Also a year earlier, the Clinton administration had revised its Taiwan engagement protocols, which allowed for higher-level meetings, and before that, in 1992, the Bush administration had agreed to sell 150 F-16 fighter jets to Taiwan.
Beijing considered all of this together as the United States abandoning a ‘China policy’ that had led to the normalization of US-China ties in 1979.
Chinese military intimidation
Lee was given a visa, and he gave a speech in Ithaca, while Beijing responded by firing missiles across the Taiwan Strait and live-fire drills that closed shipping lanes and disrupted air and maritime trade in Taiwan.
Tensions continued through 1995, and Taiwan conducted its own set of missile tests and conducted exercises aimed at averting an invasion.
Ahead of Taiwan’s legislative elections in December, China held major military exercises, and as December turned into January, China’s relations with Taiwan and the United States deteriorated.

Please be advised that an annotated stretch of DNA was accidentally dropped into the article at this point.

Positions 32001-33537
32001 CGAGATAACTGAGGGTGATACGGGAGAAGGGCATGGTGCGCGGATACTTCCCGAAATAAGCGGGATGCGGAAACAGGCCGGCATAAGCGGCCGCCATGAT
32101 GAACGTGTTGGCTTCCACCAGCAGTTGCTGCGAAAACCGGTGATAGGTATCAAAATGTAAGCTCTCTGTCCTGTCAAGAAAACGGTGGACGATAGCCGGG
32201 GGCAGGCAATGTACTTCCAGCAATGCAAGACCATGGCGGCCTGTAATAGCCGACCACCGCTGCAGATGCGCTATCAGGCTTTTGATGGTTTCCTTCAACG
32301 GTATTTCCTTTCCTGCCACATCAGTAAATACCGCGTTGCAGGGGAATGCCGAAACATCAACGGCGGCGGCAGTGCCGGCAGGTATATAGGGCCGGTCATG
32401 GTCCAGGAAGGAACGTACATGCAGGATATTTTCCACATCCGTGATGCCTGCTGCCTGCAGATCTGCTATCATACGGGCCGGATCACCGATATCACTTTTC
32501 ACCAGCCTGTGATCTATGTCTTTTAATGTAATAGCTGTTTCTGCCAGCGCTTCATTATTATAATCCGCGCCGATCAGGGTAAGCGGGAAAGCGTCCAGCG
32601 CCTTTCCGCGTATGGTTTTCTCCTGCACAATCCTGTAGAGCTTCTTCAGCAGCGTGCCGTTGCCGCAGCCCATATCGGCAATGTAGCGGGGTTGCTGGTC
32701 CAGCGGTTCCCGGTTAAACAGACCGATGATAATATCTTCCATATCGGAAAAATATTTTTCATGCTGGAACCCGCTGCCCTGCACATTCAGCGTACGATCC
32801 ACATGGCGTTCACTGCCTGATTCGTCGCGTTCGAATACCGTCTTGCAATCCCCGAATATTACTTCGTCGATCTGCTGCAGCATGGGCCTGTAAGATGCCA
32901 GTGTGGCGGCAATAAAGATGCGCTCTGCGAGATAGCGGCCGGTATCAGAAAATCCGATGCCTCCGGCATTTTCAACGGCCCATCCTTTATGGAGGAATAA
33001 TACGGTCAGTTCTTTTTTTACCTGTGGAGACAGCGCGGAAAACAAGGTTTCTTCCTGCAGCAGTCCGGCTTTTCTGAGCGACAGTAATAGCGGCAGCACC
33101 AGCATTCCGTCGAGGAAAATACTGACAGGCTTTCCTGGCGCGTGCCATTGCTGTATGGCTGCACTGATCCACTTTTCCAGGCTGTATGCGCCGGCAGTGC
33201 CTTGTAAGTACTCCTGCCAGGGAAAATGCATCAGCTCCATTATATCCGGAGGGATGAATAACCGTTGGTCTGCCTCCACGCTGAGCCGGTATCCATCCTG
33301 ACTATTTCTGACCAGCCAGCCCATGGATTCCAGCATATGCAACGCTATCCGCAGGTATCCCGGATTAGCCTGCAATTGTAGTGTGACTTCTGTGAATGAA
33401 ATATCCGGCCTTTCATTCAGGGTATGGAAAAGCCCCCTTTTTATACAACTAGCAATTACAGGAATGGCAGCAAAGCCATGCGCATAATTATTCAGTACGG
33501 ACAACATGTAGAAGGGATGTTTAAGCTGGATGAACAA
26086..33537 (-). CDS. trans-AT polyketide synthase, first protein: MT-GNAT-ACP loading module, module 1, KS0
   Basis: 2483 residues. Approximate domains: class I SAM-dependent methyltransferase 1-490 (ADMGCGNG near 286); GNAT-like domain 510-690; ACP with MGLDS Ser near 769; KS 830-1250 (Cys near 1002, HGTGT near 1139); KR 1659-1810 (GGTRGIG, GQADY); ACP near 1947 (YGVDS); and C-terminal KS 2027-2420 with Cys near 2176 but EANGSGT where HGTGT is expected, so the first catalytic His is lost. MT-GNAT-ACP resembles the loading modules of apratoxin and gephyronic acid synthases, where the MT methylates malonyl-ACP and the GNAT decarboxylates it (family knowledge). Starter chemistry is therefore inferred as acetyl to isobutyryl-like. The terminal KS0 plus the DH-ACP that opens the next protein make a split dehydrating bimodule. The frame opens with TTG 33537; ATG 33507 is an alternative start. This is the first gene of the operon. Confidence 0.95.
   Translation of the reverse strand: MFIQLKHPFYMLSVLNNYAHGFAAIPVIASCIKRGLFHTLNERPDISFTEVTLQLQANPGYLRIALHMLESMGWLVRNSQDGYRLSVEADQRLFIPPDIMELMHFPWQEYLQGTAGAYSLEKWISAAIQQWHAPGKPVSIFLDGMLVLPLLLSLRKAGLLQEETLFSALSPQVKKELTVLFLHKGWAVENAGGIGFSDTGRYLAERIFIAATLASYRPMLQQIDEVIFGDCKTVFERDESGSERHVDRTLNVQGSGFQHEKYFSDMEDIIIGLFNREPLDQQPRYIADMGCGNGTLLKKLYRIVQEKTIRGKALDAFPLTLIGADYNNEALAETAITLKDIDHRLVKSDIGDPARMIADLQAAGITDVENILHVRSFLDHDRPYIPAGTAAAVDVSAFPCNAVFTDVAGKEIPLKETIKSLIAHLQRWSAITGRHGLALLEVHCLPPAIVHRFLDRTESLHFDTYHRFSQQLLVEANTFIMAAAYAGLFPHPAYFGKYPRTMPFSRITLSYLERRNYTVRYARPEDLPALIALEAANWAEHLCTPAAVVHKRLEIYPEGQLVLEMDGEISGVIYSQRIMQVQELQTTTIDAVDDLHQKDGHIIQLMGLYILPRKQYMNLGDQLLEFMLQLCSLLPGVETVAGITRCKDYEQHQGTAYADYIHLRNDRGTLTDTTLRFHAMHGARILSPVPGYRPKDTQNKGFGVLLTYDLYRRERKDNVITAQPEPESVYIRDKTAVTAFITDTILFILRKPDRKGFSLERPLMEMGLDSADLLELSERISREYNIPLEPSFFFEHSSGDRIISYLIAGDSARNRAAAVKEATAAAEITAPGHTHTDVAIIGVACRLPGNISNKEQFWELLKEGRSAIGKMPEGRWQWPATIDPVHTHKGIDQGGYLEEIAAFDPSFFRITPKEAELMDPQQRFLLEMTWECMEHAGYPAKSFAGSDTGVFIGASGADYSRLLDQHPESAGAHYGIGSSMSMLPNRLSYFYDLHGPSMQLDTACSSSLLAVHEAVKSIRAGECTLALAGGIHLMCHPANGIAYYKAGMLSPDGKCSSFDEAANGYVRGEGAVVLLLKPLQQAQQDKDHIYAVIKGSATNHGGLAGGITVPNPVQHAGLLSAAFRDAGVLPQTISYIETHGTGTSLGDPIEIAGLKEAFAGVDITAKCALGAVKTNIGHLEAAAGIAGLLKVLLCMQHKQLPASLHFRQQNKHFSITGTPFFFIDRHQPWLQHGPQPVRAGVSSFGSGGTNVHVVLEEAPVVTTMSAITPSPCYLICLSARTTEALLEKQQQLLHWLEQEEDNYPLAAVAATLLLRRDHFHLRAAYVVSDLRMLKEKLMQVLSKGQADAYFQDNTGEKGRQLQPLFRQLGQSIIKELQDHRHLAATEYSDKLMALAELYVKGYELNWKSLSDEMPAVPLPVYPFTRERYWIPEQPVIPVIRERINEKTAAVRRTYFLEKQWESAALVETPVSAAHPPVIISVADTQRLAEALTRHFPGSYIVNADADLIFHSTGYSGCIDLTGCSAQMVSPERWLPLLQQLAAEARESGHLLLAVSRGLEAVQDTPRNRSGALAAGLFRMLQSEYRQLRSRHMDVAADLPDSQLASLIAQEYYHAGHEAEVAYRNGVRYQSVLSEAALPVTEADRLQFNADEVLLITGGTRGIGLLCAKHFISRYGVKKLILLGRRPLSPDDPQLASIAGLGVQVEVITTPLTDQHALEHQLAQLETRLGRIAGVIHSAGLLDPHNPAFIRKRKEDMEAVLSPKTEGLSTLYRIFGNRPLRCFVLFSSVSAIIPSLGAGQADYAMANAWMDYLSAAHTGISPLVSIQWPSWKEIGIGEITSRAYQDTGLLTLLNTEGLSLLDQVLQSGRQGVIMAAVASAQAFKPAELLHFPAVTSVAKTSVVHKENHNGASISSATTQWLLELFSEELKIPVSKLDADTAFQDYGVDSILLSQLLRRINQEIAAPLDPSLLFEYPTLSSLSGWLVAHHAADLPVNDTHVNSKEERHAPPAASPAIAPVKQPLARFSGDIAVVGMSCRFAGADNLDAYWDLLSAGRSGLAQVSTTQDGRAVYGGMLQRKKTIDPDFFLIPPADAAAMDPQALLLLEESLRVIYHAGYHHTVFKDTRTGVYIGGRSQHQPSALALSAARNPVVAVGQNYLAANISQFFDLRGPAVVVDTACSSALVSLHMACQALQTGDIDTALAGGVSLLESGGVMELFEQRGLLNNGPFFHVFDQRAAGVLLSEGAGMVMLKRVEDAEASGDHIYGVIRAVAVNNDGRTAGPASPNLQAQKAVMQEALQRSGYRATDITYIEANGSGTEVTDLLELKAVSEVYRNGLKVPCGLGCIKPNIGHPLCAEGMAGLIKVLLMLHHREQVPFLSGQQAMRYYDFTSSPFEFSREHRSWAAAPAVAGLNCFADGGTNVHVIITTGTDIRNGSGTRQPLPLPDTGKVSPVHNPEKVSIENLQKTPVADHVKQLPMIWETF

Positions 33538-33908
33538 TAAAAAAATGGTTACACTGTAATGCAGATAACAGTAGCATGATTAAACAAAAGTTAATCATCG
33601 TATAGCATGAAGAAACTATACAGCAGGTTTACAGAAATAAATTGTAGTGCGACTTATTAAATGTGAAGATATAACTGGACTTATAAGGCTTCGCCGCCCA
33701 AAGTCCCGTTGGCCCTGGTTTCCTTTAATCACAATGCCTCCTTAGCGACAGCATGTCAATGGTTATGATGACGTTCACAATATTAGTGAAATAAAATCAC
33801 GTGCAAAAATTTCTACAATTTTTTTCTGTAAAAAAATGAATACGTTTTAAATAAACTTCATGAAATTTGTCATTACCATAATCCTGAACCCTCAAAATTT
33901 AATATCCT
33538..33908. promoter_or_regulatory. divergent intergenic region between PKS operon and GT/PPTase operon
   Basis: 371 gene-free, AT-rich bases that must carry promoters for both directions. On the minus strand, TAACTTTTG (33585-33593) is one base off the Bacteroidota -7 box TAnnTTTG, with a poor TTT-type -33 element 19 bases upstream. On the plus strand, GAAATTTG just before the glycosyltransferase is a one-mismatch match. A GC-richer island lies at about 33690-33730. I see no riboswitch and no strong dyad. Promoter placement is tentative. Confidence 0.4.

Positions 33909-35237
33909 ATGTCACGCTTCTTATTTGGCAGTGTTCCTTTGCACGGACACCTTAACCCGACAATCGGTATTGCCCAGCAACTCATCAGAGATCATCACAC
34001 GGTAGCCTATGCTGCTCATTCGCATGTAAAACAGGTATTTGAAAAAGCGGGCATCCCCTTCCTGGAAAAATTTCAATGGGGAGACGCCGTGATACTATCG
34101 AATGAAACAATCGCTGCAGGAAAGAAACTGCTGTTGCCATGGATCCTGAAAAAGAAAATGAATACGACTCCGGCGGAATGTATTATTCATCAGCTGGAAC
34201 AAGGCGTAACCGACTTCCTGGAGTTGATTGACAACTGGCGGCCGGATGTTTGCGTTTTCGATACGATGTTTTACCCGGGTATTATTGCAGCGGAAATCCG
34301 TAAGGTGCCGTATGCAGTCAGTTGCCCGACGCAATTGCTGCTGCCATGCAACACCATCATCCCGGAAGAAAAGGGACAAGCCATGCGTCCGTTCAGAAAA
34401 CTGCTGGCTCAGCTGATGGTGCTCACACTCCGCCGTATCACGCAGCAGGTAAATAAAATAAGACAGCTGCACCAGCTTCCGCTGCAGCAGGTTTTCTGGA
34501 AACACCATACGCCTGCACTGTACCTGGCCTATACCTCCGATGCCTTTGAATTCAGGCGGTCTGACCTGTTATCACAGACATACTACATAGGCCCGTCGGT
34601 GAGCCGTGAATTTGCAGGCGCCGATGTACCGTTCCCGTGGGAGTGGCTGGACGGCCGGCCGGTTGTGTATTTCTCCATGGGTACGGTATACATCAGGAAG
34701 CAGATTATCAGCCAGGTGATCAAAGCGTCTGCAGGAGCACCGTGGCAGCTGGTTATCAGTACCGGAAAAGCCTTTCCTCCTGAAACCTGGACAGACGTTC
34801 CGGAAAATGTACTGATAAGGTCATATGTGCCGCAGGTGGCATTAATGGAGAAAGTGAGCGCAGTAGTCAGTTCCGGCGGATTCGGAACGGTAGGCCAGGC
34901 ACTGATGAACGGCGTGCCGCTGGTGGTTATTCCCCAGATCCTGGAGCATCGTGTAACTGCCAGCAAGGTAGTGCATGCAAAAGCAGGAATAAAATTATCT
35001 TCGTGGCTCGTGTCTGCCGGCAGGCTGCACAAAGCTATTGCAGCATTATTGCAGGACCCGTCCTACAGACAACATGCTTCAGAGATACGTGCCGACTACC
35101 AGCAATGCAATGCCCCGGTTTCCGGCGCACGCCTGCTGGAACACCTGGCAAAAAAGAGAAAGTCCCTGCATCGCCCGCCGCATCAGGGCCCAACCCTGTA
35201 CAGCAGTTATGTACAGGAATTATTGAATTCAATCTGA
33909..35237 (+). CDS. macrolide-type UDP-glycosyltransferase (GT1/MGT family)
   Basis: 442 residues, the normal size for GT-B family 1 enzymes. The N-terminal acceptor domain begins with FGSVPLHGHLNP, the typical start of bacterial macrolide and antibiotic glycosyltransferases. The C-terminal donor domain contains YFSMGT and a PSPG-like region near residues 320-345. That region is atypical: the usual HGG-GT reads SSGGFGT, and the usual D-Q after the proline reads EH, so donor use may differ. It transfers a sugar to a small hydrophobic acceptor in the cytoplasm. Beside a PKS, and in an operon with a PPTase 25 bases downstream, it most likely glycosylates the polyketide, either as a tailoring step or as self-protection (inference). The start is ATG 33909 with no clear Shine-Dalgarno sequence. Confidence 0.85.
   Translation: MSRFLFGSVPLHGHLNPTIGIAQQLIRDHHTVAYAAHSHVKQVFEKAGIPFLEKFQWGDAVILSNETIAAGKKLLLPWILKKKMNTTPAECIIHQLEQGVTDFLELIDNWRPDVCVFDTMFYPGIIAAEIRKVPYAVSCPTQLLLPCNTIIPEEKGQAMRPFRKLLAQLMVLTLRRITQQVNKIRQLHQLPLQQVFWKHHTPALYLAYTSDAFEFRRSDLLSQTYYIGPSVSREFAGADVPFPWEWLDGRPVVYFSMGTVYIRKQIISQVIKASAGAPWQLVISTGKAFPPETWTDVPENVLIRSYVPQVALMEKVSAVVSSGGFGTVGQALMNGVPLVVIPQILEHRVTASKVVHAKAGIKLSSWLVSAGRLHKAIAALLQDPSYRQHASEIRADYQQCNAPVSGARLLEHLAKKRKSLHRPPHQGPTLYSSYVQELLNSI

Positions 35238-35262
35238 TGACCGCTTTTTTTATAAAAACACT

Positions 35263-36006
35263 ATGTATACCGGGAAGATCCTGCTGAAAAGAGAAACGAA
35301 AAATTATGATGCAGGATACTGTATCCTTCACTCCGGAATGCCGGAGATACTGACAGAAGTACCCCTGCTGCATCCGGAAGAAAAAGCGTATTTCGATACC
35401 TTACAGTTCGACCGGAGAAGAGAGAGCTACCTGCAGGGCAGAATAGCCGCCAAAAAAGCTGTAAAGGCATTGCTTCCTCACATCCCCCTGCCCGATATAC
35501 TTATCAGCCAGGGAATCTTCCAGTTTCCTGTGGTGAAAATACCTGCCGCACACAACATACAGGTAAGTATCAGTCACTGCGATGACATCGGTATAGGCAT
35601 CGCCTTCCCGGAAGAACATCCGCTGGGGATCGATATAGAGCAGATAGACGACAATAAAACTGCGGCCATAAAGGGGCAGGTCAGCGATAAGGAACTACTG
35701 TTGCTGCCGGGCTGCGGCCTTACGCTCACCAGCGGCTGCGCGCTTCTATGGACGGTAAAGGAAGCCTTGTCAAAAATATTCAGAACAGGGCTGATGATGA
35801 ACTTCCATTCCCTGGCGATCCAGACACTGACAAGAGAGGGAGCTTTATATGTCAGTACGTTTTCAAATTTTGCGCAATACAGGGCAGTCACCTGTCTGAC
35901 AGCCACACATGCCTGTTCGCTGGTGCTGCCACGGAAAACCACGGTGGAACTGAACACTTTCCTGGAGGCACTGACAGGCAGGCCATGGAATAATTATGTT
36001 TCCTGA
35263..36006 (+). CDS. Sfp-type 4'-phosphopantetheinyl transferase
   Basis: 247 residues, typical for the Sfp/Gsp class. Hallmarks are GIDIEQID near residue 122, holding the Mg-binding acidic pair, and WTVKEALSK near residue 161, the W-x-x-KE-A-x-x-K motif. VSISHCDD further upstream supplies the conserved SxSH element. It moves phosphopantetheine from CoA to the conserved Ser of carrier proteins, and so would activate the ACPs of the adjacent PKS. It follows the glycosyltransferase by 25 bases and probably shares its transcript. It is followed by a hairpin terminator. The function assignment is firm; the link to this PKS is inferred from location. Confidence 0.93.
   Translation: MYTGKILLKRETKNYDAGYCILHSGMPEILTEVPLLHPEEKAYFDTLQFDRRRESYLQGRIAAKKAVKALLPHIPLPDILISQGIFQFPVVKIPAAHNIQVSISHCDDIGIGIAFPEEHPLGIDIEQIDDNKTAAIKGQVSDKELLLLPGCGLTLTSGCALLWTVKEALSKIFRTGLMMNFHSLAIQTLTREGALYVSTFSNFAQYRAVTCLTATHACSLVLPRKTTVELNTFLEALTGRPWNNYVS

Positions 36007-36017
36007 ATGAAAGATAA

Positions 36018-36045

Meanwhile, ahead of Taiwan’s first direct presidential election campaign, some candidates, including Lee, took a hard line against China, prompting the People’s Liberation Army (PLA) to gather 100,000 troops in Fujian province, prompting Washington to warn China against military intimidation.
Beijing ignored these warnings and conducted military exercises throughout March, even resorting to nuclear signaling. China fired nuclear M-9 missiles belonging to the PLA Second Artillery Corps, now known as the PLA Rocket Force. One of these missiles passed almost directly over Taiwan’s capitalTaipei before landing 19 miles from the coast.